Bridge Trilogy


Going Canada

On the International Bridge two hundred feet I think over water but maybe more since I'm not so good at telling, the water of Lake Superior where it kicks its way down into Lake Erie; the scattered shallow straits of Mackinac rush below—this is why they need the Locks Tony says, to ease the transition, to bridge that gap, manage the four-foot differential between the two lakes' water levels; Superior is so strong I say and high without all this machinery it could just rush down into the other and wreck the place; ore boats list in one of the many locks somewhere below in the gray mass of dock and city; we're in my dad's Aerostar, his first car he said he totalled it and he was drunk I think, and then ten years notched down the road he's driving empty hearses back from Sault Ste. Marie, the crossing point you see, the connection North or South to Canada on the International Bridge, to St. Ignace, not the crossing point you see South from the top bit of Michigan down into the dark mess of the Lower Peninsula, the Mackinac bridge—toll $1.50 and unease—there is a story about my gramps who ran the ferry across the water and how he tried to sabotage the building of the bridge and how he failed and there was this guy, a worker laying concrete who fell, got buried in the stuff, neck up and swallowed; and that's how I feel right now I tell Tony who's driving, and I suspect he knows the way out and that's where we're going, going Canada where his older brother says we'll find the titty bars although I have serious problems with this we'll never mention it we don't talk about Tony's brother and what he did to the family, safe-cracking house-breaking or some such bullshit there's another story here about the bank robbers in the winter Upper Michigan which means 300 inches of snow some year, and they held up the place, some bank and I don't mean snow—ho ho—and escaped on snowmobiles not thinking I guess it's cold I guess and maybe some moral sense or at least sense of self shuts down I guess and the cops followed the tracks back and took them down; and it's a long way down I say to the gassy surface of the lake and Tony says we're going Canada, eh! and all I can say is yeah cripes eh! and let's consider for a moment what it means to drop that proposition and jam it all together.



Tony & me, we're going Canada, going to without the “to” as they say up here, we're popped up over the curl of Lake Superior on the International Bridge whose toll was $1.50 in 1975 according to the map my parents bought the year of my birth, my father's drive from here to St. Ignace, South, in an empty hearse; we're cut out over water and that's what's left, water and the gas and space between us and it I heard a Yugo got blown off this bridge in a windstorm—boxy little bastard Tony says when I tell this story again—my friends keep stealing Lawry's Seasoned Salt from the Elias Brothers Big Boy with the big-ass lighted boy on the post, keep stealing the salt before the bridge as a charm for luck and love and at the least to never wreck; Tony's cutting our way into Canada with an blowtorch in the car; this is my dream so I see it like I see it, and Tony's going I know downstate I know sometime soon and this is our last chance to get through February like a storm I know except we don't call ‘em storms here but nothing and we don't speak of them instead, and so we're going up to get drunk and maybe we'll find some bar called Silver's and have ourselves an embarrassing experience, it's like getting caught, it's like the seam of scar incurred in a fall from bunk bed to concrete; we're in my car and pulling the freight of my grandma's locked safe we moved out from her house but we're no thieves, for what it's worth, and when we see the pull-aside and lightchurn of customs, I brief I breathe and say it's good we left the rifles at home, and the crack, Tony kicks conversationally in, and I expect the guy to look like a Mountie I don't know much about Canada but amethyst and Thunder Bay and curling, hockey, Corey Hart I know that isn't much but it's someplace else, a place to start, and they have signs in French and measure things in metric which sounds dumb to us but I swear to you it's not.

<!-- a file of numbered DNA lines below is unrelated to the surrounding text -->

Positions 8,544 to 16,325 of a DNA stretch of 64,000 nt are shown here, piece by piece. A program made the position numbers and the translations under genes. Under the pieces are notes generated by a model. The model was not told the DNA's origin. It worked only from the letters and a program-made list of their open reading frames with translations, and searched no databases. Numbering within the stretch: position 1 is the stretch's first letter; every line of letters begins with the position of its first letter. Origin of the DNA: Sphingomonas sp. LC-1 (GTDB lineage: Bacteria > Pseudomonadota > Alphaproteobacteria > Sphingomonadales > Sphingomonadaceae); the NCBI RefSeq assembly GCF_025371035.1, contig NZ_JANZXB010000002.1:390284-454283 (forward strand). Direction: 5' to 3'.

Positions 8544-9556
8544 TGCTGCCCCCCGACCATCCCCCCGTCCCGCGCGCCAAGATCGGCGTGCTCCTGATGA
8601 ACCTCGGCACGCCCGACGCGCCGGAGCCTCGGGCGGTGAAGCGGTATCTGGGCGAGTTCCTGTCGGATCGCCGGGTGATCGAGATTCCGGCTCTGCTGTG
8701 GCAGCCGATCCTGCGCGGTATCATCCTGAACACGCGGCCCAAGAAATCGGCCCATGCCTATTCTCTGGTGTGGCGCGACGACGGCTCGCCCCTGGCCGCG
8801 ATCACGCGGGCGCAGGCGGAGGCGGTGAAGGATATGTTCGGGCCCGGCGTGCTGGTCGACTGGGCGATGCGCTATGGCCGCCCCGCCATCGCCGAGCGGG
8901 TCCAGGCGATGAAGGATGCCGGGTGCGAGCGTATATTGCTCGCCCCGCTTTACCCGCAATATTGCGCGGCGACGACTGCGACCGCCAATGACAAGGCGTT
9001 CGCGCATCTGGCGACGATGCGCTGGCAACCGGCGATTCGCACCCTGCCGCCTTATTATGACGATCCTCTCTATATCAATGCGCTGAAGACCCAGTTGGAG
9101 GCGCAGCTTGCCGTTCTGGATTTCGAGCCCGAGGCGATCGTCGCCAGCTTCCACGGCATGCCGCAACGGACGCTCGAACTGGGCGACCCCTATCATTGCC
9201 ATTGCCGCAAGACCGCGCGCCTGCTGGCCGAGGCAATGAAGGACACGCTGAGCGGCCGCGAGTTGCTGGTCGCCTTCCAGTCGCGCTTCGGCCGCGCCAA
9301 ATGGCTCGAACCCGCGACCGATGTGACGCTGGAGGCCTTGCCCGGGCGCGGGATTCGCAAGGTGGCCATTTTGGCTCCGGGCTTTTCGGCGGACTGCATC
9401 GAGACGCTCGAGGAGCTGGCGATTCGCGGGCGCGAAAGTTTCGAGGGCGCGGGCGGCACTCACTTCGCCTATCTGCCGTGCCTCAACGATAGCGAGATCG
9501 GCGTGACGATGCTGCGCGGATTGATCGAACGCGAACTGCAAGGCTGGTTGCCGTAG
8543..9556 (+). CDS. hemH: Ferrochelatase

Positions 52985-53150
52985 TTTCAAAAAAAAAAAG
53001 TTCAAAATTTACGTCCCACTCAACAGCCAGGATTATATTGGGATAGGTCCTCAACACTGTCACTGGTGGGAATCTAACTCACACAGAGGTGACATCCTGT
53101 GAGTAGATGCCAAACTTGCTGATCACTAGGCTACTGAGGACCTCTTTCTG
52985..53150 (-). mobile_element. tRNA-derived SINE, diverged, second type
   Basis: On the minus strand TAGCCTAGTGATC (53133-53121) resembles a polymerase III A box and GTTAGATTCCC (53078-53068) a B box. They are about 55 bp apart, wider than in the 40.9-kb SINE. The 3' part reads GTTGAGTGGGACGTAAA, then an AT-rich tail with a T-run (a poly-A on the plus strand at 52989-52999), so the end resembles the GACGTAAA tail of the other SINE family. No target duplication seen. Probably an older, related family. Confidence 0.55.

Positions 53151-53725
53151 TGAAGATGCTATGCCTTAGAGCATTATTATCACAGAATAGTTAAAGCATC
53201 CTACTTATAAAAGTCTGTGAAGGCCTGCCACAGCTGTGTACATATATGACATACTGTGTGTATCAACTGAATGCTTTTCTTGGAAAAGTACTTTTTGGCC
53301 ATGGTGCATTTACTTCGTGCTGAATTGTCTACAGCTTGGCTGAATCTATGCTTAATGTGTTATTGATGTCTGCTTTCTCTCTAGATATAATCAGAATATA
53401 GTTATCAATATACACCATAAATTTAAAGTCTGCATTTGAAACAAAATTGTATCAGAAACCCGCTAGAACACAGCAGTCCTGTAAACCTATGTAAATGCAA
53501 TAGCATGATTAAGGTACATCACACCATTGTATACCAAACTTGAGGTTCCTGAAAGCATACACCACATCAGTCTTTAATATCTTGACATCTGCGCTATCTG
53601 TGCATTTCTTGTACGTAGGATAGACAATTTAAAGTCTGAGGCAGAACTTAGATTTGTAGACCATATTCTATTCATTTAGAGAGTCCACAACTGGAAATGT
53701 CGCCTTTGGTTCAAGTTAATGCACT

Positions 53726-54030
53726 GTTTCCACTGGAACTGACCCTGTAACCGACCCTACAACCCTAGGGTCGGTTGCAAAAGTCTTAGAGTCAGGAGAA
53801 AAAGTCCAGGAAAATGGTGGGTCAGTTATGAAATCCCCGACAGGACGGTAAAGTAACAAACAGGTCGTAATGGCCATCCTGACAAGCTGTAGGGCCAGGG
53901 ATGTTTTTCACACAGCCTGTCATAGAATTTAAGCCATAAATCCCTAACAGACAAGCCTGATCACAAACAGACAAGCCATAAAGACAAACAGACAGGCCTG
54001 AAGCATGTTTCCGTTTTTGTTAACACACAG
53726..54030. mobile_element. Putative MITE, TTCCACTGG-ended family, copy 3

The sound of it gets me in the gonads I say it's silly to tell Tony this while we're about to be carried off and washed, watched down by these customs guys who of course have no idea of course how we got to here with the safe in the back of the blue-belly grocery-getter beast we call an Aerostar and is the safe locked I have no idea but with our luck of course it is and they ask me for my license plate and it's my dad's car so that's what I tell them but it's no hearse of course and what I want right now is the avenue out, the light white dust of a Canadian snow, the devalued dollar slight like a wisp of smoke on a lake, the frozen ground too hard to bury anybody not nobody not your mother or that kid who snowmobiled down through the ice into that glossy otherworld, not your Cousin Urho who died in a sauna drunk and dehydrated and his skin glowed like burned-up paper you know the kind that's left the kind that's ash, not nobody gets interred till Spring unless you want to pay for groundthaw & dig & burial and I want the thin Canadian pop cans that of course you cannot return stateside, the 0.333 liter silos, I want a kind of white picket fence that can't be married or measured off in English words—it's in the way the language doesn't sound, it purrs and, like grackles, cackles, and they have Boxing Day and curling and now the Mountie's looking right at me like he knows we just want out though we'll want back in but you know we can't just let a locked safe onto Canadian soil he says what if it's a bomb or a coil of germs or a gentle weapon or some new strain, and I nod as if I understand, but where are we anyway—we're still above the international waters so whose ground are we on anyhow if we're even on ground which we're not, so whose jurisdiction is it, is it my dad's in the back of a hearse, is it the Canadian border police, is it Tony's in this, his last week in the better half of Michigan, do youse guys have jurisdiction over space I start to ask but Tony grunts and cuts me off and says yes sir that is so right, so I suck that question right back in but still I want to tell him it's important—the thing is he can't leave me here in this place hanging over water, in the middle of all this radio and weather, that it's true, people here they die on you, they die on you and leave you driving to their funeral in the spring or their new school downstate, they die and send you postcards, leave you driving & directionless in a hearse.